Dendritic cells (DC) are the most potent antigens presenting cells with the capacity to stimulate naive T cells and induce primary and secondary immune responses. Due to these features DC have been exploited for vaccine delivery in an attempt to actively immunize cancer patients, but the vaccine- induced immune responses have achieved partial success but are not yet sufficient to attain robust and durable therapeutic effect in cancer patients. The partial failure of current vaccine formulations are explained by the extraordinary complexity of the immune response, which makes the task of exploiting the potential of such a therapeutic approach highly challenging. Overall findings obtained from the clinical observations in human suggest that immune system can be polarized against tumor cells by means of DC mediated vaccine. It is clear that there are complex interactions between tumor cells and DC, through their inhibitory effect on DC tumor cells may negatively regulate priming tumor specific immunity. The complete eradication of tumor is possible only when we gain the thorough understanding of DC biology and its interaction with tumor before we design any vaccine formulations using dendritic cells. This review will summarize the recent advances in understanding the role of DC in the regulation of innate and adaptive anti-tumor immunity, and tumor- induced DC paralysis as a major mechanism by which tumors escape host immune response. Knowledge on these aspects will provide important implications for developing more effective DC mediated vaccination against tumor.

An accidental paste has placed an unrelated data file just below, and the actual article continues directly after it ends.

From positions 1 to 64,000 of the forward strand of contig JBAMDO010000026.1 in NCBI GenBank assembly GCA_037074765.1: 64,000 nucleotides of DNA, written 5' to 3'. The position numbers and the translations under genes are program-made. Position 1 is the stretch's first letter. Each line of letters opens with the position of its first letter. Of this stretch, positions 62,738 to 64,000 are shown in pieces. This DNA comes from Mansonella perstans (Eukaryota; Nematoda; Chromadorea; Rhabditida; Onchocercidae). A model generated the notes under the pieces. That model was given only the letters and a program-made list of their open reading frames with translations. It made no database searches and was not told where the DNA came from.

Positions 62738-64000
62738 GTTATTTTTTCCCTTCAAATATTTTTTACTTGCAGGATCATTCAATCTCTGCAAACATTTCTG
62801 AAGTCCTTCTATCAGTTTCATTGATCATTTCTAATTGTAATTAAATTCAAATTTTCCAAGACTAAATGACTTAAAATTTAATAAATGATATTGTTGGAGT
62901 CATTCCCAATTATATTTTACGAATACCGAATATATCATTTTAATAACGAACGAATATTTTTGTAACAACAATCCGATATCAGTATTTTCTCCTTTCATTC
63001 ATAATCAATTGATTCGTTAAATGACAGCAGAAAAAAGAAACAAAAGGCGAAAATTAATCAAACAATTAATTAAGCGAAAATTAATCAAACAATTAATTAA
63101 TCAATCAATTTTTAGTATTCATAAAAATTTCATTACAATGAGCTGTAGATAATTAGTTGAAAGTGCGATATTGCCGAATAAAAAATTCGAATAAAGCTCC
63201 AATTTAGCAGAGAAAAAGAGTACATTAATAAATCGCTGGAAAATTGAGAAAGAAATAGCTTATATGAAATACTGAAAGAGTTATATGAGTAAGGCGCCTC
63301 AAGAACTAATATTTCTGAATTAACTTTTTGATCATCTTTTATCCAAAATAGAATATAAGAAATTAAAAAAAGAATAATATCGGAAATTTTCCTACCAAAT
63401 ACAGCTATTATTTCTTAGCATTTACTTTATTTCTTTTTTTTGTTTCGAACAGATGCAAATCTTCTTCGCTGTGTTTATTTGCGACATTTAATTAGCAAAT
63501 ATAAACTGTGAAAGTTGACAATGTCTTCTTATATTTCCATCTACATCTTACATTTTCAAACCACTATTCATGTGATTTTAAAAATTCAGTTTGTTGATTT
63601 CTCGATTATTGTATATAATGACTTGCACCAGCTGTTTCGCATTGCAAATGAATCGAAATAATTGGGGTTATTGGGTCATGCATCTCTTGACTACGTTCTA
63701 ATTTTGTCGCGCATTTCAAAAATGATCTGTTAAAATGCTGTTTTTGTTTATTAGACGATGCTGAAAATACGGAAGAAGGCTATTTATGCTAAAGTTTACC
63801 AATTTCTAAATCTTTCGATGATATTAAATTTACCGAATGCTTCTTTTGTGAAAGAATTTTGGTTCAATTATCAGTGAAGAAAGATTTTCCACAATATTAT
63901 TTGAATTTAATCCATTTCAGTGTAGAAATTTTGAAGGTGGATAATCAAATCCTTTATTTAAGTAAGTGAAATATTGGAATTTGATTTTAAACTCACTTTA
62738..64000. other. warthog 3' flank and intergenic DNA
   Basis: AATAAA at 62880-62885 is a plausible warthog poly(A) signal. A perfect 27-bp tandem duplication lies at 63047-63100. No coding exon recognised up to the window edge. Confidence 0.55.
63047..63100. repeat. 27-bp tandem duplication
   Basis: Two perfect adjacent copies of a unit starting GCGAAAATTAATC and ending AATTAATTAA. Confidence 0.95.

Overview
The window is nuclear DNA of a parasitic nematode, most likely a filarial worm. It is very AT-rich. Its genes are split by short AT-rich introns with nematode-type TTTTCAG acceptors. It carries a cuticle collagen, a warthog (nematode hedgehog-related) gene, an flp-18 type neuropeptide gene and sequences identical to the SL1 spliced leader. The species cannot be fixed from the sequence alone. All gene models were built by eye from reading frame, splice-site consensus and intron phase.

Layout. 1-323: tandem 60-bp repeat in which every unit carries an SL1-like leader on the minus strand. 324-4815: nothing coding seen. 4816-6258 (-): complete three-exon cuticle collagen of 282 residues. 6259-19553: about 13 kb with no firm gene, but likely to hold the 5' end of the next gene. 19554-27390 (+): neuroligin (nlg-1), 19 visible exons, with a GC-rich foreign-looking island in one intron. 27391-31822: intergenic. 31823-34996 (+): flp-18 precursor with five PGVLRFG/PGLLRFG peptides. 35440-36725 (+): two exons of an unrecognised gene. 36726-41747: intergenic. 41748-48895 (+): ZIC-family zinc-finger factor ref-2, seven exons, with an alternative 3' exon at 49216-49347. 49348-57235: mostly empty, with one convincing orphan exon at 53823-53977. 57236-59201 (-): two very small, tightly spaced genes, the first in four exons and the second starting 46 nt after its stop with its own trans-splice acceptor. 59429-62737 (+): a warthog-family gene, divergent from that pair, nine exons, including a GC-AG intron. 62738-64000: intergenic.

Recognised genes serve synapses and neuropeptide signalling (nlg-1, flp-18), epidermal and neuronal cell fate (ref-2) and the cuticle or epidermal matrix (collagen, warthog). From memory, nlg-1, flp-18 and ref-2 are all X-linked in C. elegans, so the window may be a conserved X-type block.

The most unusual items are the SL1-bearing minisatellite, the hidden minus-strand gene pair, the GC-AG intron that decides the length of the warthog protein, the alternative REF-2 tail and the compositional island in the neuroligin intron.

Keywords: Dendritic cells, tumor immune evasion, vascular endothelial growth factor, prostanoids, transforming growth factor-β, Interleukin-10
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